When are speaking fees the same as royalties? 

When reported on Huckabee’s ethics filings.

MAKING MUSIC PAY: Mike Huckabee's advocacy for more music education helped land a $40,000 consulting fee in 2007.
  • MAKING MUSIC PAY: Mike Huckabee's advocacy for more music education helped land a $40,000 consulting fee in 2007.

Speaking fees and a salary of $40,000 from a communications business he created to manage his book sales were not disclosed on former Gov. Mike Huckabee's statement of financial interest filed February 2007 with the Secretary of State. The former governor reported only that he received income greater than $12,500 from his state job, dividends and “book royalties” received by his corporation, 12 Stops Inc., in 2006.

But the greater detail required by the U.S. Office of Government Ethics of candidates for federal office completes the picture of Huckabee's income his last year in office, revealing he earned $60,500 for speaking and the $40,000 salary from 12 Stops Inc. in addition to book royalties, which he said totaled $148,750. Add in his governor's salary of $74,145, and Huckabee's haul for 2006 could have been as much as $323,395 if all the royalty money was paid that year.

Has Huckabee violated state ethics rules by lumping his 12 Stops Inc. income under the heading “book royalties”?

“It sounds like a discrepancy,” Arkansas Ethics Commission executive director Graham Sloan said last week. “Whether it rises to the level of violation — I'm not going to be able to address that one.” That would have to be decided by the Commission, he said, which would take up the question only if a complaint were filed by a member of the public. The nine-man staff of the Commission can only check to make sure filings are on time, not whether they are accurate, Sloan explained.

Neither financial form reports the value of the June 2, 2006, flight Huckabee, his wife and daughter made to North Carolina on the private jet of Ted Suhl, whose Christian youth ranch received more than $8 million in state business during the Huckabee administration. Huckabee has said that the flight was a gift to his political action committee, Hope for America, and would be reported on its disclosure forms. The PAC has reported at least one jet flight, though it's unclear if it's the Suhl flight and his staff has declined to answer our questions about it in the past.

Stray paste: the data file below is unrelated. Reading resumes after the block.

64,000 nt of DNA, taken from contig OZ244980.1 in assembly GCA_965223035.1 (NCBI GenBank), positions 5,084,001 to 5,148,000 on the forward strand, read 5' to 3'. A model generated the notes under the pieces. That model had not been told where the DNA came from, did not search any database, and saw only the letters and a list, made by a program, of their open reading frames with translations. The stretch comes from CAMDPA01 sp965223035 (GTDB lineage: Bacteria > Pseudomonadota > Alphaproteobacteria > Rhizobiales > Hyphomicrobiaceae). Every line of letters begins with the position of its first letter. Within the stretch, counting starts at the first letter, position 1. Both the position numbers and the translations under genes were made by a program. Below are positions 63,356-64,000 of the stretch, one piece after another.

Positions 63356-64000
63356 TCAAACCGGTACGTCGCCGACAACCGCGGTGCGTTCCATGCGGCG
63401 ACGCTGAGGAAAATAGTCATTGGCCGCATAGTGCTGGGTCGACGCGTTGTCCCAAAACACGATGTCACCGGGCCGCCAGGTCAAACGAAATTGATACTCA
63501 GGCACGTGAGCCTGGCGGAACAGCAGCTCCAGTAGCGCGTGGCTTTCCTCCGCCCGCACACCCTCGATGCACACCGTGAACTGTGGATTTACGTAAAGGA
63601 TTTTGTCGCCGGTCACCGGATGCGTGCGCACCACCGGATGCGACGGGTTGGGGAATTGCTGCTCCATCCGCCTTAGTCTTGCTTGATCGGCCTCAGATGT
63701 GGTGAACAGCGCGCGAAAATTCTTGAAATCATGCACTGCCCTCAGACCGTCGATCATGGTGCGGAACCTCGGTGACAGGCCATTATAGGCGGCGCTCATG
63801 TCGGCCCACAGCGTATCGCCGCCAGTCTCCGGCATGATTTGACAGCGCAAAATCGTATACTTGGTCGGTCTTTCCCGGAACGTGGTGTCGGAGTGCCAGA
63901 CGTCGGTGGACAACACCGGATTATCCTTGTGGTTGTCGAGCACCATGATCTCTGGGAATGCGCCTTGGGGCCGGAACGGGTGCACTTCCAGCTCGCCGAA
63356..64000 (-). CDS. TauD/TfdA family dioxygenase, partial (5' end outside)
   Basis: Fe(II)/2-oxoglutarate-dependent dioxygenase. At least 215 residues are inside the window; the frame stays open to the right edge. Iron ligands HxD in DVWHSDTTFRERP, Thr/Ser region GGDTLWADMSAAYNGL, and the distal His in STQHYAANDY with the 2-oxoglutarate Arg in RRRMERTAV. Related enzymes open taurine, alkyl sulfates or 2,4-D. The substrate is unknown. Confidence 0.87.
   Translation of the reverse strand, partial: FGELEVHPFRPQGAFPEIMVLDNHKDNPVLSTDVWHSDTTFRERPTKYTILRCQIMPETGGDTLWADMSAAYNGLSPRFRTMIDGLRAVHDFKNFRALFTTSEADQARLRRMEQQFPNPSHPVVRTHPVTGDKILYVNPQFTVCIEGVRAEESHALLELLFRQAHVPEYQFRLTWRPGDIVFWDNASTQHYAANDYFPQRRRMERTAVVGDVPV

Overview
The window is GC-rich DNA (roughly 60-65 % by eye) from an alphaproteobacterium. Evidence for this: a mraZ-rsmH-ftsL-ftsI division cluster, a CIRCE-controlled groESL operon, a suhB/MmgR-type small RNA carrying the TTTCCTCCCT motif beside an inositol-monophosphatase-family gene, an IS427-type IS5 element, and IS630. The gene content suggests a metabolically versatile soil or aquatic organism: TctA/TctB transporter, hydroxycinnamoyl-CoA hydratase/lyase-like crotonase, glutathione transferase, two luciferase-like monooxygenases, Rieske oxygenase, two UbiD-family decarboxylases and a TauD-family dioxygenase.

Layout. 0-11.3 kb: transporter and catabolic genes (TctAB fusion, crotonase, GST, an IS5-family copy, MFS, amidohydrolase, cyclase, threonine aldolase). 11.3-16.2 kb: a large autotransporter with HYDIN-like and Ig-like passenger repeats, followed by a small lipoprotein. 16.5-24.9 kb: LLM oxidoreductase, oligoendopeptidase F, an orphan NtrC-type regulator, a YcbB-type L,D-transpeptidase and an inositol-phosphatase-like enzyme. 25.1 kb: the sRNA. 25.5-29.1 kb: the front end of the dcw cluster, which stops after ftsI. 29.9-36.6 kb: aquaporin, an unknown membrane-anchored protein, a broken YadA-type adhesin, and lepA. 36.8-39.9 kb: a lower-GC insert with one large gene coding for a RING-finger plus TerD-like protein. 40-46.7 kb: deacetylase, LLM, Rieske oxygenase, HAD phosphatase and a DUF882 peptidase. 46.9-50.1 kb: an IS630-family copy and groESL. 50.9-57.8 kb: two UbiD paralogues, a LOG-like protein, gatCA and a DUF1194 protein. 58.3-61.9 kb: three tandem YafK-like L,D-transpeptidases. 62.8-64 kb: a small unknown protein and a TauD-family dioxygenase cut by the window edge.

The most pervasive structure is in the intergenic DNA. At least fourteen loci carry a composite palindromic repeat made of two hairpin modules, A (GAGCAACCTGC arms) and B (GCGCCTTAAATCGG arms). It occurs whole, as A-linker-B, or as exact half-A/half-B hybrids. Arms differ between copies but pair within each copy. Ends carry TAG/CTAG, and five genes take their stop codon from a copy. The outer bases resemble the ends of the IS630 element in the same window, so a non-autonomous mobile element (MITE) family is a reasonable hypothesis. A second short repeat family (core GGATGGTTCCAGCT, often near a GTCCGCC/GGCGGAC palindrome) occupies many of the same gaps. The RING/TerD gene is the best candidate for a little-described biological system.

The Hope for America PAC did, however, contribute to Huckabee, by buying $7,770 in books from his 12 Stops Inc. corporation, the federal report shows. (Other book sales, listed separately from royalties, totaled about $4,600 in 2006.)

The federal form also shows Huckabee holds stock in Procter and Gamble worth between $100,000 and $250,000 and in Flagship Global Health, a specialty insurance company on whose board of directors he sits, between $15,000 and $50,000. He reported assets in 12 Stops Inc. between $100,000 and $250,000 and in Home Bancshares worth between $50,000 and $100,000.

In the first four and a half months of private life, between Jan. 1 and May 13, 2007, Huckabee received $88,000 in for seven speeches and $40,000 in consulting fees from the National Association of Music Manufacturers. Mary Luehrson of NAMM said Huckabee worked with the industry group on “how to move public policy forward” based on his success getting legislation passed in Arkansas in 2005 to include music instruction in elementary schools. She said the consulting arrangement ended in April.

Huckabee also reported receiving two payments worth a total of $35,000 for two speeches on March 12 and March 30 from pharmaceutical company Novo Nordisk. Novo Nordisk announced in May it was giving away 35,000 copies of Huckabee's diet book, “Quit Digging Your Grave with your Knife and Fork.”

Huckabee's ties to Novo Nordisk have been criticized by opponents of stem cell research, which the drugmaker supports and Huckabee opposes. Seeking to distance himself from the company — as did his Republican opponent Mitt Romney, who divested himself of stock in the company — Huckabee later reportedly said he'd given only one speech. Novo Nordisk, however, said they'd hired him for three in 2007.



Subscribe to this thread:

Add a comment

Latest in Arkansas Reporter

  • Lance Hines wants to make Little Rock a better place for new business

    As City Director of Ward 5, Lance Hines wants to represent the business community’s interests on the city board. Now in his third term as a city director, Hines said he wants to make both residential and retail development easier in Little Rock and increase the city’s revenue by recruiting “one of a kind” retailers to make it a source for “destination shopping.”
    • Apr 8, 2019
  • House approves Medicaid budget on second try

    The Arkansas House of Representatives narrowly approved a bill to fund the state's Medicaid program on Tuesday, completing legislative action on the appropriation and handing a victory to Governor Hutchinson.
    • Apr 2, 2019
  • House rejects bills to limit minimum wage increase

    Two bills sponsored by Rep. Robin Lundstrum (R-Elm Springs) to undo substantial portions of the minimum wage hikes approved by voters in November were voted down easily Monday in the Arkansas House of Representatives.
    • Apr 2, 2019
  • More »

Most Recent Comments


© 2019 Arkansas Times | 201 East Markham, Suite 200, Little Rock, AR 72201
Powered by Foundation